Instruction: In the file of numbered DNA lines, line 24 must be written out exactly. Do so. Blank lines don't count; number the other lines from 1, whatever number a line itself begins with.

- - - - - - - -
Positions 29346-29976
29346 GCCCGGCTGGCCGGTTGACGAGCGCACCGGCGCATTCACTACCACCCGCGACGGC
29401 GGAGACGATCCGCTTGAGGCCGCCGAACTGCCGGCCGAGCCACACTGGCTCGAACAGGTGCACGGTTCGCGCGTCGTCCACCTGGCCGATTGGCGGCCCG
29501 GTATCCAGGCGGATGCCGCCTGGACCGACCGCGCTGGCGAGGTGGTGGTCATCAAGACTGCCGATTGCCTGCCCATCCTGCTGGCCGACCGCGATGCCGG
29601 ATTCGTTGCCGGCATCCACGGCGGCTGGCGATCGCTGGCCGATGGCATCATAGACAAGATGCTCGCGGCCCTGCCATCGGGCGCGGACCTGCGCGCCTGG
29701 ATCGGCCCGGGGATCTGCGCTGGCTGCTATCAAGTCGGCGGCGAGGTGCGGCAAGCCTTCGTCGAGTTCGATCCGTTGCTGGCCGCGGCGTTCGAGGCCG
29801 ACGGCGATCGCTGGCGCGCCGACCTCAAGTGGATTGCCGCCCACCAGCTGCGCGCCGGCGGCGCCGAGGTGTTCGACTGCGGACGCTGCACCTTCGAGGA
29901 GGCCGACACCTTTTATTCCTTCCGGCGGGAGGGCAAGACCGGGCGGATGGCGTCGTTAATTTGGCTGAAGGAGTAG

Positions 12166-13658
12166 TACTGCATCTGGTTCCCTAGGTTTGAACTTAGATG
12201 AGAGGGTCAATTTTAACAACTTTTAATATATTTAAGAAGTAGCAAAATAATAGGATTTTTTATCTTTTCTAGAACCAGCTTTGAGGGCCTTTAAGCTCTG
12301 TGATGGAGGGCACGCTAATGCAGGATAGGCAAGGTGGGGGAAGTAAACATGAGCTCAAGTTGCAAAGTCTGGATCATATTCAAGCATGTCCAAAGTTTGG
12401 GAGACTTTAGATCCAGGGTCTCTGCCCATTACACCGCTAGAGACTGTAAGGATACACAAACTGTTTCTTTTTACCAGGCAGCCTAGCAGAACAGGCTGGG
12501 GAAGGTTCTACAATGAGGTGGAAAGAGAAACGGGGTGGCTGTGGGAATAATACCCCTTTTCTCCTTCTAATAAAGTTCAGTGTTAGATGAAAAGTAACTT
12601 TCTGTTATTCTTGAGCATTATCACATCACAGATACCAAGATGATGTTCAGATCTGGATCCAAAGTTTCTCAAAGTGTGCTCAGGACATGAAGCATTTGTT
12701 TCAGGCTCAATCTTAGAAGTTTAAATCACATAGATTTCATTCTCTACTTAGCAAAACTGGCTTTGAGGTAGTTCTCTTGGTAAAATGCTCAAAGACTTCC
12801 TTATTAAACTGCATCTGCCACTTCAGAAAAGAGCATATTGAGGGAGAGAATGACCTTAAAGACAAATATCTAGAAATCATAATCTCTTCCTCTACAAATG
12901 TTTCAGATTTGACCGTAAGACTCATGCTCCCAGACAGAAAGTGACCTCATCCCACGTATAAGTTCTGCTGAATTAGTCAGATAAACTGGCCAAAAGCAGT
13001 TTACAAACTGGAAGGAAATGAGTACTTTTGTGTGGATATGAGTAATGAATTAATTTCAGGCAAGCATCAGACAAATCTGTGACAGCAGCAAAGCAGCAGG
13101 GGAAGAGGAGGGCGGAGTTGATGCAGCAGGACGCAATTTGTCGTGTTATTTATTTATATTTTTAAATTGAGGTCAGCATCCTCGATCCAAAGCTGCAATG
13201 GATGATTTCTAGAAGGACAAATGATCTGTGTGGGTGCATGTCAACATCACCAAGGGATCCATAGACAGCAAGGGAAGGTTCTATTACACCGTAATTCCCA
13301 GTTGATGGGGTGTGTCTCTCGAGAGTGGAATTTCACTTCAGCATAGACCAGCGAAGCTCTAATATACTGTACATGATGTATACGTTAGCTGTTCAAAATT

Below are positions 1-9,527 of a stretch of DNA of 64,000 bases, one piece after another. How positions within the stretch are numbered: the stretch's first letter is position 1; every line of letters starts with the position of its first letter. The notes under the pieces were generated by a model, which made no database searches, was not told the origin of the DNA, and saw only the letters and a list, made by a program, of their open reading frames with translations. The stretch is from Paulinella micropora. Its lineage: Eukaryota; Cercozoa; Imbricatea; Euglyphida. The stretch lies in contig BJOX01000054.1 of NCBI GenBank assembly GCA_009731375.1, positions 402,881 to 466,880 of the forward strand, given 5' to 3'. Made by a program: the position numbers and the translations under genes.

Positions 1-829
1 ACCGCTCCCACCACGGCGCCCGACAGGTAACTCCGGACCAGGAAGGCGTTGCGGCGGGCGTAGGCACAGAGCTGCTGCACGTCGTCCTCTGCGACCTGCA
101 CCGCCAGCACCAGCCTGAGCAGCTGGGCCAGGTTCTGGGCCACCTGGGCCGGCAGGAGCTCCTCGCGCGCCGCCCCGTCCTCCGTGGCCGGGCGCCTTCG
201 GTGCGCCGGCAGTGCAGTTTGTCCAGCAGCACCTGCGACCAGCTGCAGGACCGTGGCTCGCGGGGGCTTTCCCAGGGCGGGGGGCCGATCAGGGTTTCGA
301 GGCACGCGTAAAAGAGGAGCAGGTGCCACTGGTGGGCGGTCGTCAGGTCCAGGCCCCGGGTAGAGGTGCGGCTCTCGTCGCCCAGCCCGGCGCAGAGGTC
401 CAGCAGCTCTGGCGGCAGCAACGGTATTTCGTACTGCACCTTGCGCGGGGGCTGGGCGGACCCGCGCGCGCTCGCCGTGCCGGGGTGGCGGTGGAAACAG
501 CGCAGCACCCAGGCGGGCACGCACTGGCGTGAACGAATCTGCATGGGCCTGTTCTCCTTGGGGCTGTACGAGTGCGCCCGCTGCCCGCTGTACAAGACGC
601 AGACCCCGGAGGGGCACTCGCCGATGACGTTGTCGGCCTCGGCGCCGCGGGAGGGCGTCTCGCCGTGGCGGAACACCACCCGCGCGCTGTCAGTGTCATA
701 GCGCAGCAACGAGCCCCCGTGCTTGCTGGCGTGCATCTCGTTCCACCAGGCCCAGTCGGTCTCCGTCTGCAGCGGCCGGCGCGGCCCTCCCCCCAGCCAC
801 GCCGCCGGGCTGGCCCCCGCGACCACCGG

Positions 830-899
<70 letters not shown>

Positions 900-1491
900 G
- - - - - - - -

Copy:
Positions 1-829